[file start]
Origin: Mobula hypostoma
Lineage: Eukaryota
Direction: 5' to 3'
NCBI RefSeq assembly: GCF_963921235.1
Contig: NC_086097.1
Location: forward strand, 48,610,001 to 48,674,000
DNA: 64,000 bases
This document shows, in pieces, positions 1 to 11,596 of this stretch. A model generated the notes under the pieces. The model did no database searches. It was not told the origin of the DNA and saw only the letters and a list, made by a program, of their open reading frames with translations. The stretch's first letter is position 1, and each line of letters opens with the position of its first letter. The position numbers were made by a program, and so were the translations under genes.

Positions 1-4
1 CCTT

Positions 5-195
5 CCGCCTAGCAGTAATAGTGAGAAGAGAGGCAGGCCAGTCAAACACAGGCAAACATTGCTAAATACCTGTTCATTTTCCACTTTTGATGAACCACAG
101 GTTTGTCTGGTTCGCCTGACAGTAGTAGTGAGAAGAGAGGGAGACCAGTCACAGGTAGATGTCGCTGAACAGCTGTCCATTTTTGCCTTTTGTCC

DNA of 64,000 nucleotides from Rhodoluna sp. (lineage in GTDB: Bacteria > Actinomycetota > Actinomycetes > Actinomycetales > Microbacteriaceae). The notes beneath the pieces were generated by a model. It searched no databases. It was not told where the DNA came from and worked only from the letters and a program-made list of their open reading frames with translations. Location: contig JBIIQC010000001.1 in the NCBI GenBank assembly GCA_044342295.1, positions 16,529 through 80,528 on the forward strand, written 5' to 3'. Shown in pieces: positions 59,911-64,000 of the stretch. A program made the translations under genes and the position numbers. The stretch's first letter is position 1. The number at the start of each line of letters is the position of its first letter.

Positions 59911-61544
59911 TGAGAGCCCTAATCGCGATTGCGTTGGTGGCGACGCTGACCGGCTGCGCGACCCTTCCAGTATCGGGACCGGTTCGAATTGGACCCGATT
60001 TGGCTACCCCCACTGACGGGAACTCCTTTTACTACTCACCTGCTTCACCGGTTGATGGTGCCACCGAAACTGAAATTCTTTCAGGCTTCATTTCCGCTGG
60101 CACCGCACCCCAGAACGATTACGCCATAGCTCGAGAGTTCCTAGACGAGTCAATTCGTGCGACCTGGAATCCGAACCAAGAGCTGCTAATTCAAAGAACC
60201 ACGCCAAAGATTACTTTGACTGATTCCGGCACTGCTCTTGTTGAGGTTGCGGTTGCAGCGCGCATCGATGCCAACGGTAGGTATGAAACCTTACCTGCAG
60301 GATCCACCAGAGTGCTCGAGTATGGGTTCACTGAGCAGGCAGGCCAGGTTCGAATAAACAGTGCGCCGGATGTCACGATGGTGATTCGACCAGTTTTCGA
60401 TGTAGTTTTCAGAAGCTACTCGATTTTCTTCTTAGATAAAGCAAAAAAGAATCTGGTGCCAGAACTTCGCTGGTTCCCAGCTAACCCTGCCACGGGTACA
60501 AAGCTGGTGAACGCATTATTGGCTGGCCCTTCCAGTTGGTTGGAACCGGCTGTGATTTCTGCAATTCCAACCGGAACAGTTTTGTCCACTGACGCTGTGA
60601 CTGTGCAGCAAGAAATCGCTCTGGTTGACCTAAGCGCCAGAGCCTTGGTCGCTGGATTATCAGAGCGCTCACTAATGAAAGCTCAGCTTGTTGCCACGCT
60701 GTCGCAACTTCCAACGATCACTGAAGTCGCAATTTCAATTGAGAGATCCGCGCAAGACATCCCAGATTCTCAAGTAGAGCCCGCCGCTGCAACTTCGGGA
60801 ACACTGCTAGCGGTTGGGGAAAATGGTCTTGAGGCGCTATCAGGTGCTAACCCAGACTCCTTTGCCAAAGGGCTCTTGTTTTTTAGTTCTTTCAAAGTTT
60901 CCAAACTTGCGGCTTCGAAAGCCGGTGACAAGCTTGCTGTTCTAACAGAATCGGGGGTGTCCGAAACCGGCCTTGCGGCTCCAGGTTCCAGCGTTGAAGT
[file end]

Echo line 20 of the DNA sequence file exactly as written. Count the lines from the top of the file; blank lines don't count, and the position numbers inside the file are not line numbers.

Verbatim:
60301 GATCCACCAGAGTGCTCGAGTATGGGTTCACTGAGCAGGCAGGCCAGGTTCGAATAAACAGTGCGCCGGATGTCACGATGGTGATTCGACCAGTTTTCGA